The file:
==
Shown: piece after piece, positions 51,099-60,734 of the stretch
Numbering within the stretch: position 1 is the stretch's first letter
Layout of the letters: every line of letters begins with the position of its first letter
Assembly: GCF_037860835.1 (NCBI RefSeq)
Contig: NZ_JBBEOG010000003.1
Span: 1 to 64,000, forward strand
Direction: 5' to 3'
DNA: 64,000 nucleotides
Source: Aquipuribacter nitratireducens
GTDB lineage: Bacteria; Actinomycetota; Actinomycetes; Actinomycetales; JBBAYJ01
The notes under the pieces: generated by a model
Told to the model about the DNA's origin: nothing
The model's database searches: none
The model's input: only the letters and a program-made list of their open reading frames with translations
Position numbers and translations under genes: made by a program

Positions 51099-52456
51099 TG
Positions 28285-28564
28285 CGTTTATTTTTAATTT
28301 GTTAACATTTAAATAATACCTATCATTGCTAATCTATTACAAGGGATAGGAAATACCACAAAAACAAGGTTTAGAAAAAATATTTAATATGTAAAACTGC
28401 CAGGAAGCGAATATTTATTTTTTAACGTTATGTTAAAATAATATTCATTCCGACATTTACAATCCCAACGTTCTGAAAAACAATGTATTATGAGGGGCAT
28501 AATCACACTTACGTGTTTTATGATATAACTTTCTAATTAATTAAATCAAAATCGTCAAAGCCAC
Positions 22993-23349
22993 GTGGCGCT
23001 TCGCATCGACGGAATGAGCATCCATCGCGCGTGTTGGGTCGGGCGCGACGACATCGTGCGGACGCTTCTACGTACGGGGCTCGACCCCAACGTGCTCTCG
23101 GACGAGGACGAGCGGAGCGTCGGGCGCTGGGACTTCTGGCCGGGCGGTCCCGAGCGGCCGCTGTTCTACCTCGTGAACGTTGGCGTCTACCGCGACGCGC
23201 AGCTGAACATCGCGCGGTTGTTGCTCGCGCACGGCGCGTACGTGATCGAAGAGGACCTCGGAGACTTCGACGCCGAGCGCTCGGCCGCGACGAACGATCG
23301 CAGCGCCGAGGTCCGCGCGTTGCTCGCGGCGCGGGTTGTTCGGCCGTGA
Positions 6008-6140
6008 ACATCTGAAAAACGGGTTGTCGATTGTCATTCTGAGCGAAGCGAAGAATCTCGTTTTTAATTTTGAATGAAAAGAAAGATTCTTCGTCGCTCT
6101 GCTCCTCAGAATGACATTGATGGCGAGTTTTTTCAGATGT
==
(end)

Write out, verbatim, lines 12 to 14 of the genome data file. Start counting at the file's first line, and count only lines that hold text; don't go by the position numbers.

Told to the model about the DNA's origin: nothing
The model's database searches: none
The model's input: only the letters and a program-made list of their open reading frames with translations